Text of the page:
Windows Enterprise Client Boot and Logon Optimization – Part 7, ReadyBoot Analysis

This post continues the series that started here.

In my last post, I proposed that the troubleshooting approach for boot and logon performance is to identify long running boot phases and then to investigate activities that occur during and across those phases.

ReadyBoot is an activity that occurs across multiple phases on systems with rotational disks.


Part 4 of this series introduced ReadyBoot and I provided a method for extracting ReadyBoot statistics from a boot trace. To revisit -

We can extract ReadyBoot information with

xperf -i <filename.etl> -o ReadyBootSummary.txt -a bootprefetch -summary

The output is simple text and so we choose an output file with a .txt extension. Once collected, the output looks like


As mentioned in the graphic, you should aim for Prefetch-Hit Ratio and Request-Hit Ratio to exceed 80%.

This data already provides us with an indication of whether there are problems with ReadyBoot.

Event Log

The Windows Event Log also contains some information about the state of ReadyBoot. Specifically, whether the boot plan was correctly calculated. To see this, navigate to

Event Viewer –> Application and Services Logs –> Microsoft –> Windows –> ReadyBoost –> Operational

The ReadyBoost (not a typo) Operational log writes an event 1016 every time the boot plan is calculated. When this occurs after boot, the 1016 should be logged with a Reason of System Boot Completion and a Result of 0x0 -


You may see a Reason other than System Boot Completion but these events do not represent the boot plan calculation done at boot time.

In cases where the Result is not 0x0, there was an error calculating the boot plan.

Windows Performance Analyzer (WPA)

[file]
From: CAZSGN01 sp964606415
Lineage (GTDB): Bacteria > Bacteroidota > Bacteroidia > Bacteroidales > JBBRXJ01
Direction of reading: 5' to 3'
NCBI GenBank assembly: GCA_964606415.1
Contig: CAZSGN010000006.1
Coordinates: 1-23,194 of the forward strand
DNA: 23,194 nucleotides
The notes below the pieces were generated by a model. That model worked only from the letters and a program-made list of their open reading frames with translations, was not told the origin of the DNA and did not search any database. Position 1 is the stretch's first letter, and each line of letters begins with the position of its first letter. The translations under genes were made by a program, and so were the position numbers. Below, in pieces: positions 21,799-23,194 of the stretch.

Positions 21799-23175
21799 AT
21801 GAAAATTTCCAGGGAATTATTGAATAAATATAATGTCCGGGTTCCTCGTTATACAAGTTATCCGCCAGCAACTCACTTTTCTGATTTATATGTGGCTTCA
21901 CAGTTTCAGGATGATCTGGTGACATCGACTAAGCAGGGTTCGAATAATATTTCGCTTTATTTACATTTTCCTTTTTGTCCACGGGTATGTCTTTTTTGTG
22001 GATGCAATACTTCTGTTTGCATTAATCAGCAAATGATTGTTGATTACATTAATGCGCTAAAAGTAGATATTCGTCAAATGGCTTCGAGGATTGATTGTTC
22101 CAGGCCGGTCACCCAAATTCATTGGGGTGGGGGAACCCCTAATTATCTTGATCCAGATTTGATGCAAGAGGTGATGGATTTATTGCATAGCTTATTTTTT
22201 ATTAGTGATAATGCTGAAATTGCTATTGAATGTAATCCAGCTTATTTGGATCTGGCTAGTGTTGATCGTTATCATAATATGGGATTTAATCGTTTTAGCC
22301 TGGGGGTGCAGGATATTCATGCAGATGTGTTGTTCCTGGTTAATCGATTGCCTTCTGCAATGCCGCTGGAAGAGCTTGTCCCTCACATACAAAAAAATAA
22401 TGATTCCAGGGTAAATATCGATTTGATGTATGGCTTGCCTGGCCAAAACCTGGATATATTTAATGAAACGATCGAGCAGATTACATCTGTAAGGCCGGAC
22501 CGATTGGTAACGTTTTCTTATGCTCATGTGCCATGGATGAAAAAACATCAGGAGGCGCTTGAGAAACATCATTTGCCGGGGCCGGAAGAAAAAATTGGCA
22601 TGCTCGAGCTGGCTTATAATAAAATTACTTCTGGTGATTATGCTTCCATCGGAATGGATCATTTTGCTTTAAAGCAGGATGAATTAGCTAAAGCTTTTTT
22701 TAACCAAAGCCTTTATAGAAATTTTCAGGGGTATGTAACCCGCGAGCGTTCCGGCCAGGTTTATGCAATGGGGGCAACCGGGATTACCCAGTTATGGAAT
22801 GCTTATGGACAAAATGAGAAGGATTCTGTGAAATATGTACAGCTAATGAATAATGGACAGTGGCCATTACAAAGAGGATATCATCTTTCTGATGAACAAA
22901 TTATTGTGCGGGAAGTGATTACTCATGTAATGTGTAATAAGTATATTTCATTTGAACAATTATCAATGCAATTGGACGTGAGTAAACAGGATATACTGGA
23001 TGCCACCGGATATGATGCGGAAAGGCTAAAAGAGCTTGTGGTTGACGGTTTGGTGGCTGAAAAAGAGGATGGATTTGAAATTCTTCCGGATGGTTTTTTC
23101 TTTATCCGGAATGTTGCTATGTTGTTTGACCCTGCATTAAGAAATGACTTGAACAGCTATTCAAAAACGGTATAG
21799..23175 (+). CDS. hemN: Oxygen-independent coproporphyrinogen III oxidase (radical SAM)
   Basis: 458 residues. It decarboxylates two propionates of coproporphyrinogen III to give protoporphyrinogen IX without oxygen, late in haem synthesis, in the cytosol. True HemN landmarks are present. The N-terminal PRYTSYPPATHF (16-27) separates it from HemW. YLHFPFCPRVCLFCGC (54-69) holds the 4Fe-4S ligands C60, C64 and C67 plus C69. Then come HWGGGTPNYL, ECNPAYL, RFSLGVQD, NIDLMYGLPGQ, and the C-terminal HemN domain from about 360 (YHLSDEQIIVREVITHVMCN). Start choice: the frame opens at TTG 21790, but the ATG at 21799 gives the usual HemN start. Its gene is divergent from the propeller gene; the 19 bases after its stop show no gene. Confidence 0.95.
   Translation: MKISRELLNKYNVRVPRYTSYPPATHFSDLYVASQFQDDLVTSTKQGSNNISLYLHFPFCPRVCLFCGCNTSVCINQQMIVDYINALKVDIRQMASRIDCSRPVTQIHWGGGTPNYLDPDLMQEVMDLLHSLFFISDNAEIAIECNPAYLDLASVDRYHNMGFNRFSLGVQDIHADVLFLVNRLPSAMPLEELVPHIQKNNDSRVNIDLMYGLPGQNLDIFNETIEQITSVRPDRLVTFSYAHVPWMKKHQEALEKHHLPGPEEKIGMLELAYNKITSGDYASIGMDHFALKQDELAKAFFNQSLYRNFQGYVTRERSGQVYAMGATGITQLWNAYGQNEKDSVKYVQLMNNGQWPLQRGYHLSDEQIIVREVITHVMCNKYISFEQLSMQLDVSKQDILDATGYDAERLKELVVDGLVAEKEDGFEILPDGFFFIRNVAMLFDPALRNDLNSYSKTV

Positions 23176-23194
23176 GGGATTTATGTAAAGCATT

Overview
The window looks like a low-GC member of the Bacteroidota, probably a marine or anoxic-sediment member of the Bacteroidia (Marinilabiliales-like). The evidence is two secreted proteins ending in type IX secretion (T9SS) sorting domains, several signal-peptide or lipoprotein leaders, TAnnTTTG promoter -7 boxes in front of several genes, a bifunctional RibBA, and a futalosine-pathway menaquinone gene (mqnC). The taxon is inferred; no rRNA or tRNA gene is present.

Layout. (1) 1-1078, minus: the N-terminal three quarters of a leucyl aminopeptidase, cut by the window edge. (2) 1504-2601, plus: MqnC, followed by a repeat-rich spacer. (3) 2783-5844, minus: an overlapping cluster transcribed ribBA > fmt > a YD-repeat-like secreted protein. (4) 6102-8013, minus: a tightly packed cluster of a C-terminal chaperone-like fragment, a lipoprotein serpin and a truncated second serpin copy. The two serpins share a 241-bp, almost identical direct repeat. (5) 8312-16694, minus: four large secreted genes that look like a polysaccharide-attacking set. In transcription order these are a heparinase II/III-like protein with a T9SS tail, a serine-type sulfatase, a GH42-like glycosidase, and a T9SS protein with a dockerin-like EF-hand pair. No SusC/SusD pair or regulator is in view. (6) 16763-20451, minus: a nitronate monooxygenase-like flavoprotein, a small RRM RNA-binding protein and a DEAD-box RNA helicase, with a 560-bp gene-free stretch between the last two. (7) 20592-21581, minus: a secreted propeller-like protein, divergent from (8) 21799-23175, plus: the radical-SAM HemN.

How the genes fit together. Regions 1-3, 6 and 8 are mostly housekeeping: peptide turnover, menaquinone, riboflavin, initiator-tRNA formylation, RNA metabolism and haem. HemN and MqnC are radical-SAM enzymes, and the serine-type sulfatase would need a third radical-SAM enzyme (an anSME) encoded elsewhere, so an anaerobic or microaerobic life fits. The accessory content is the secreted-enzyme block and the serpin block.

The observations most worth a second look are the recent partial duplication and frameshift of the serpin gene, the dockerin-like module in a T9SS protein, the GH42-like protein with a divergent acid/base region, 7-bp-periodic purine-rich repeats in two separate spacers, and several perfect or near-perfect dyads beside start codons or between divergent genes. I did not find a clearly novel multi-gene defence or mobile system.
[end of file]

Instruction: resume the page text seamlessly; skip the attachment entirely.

Any analysis trace captured on a rotational disk system running Windows 7 or later includes ReadyBoot events. Opening this trace with WPA provides a ReadyBoot graph under the Storage category.

It’s possible an error or some manual intervention prevents ReadyBoot from running. Typically, this occurs when the SuperFetch service is disabled and the following registry value is set to 0x5, causing Windows to assume the system boots from SSD. 0x0 also disables pre-fetching, while 0x3 is the default and recommended value.


I like to view the graph and manipulate the table at the same time so I open two instances (see Part 5 for WPA usage) -

  • First ReadyBoot graph instance – display as graph only
  • Second ReadyBoot graph instance – display as table only


This screen shot shows my preferred column ordering which I’ve achieved by dragging column headers. Columns that were not visible were added by right-clicking a column header and adding the column of interest. Lastly, I clicked the Size column heading to sort by size.

This view shows me that 137 MB of read-hit data came from the C:\Trend Micro folder during boot.

This example comes from a very old Windows 7 trace where this behaviour was quite common across all antivirus products – i.e. loading massive virus definition files during boot (which places a lot of I/O pressure on the system). To my knowledge, all antivirus vendors have take steps to improve on this behaviour and a lot less antivirus data is pre-fetched during boot in the latest version of most products.


The information I’ve provided in this post probably suggests some actions you can take when ReadyBoot has issues but let me spell them out for you -

  • There’s no ReadyBoot data in your trace
    • First, make sure your system has a rotational drive and not an SSD
    • If your system has a rotational drive, ensure that HKLM\SYSTEM\CurrentControlSet\services\rdyboost\Parameters\ReadyBootPlanAge has a value of 0x3 and that the SuperFetch service is running with a start-up type of Automatic
  • ReadyBoot Prefetch-Hit Ratio and Request-Hit Ratio are lower than 80%
    • Check the disk speed of the system. If it’s a 5400 RPM drive in a system with one or more fast CPUs, pre-fetched data may be processed too quickly for the ReadyBoot driver to keep up with demand. It may not be possible to improve ReadyBoot efficiency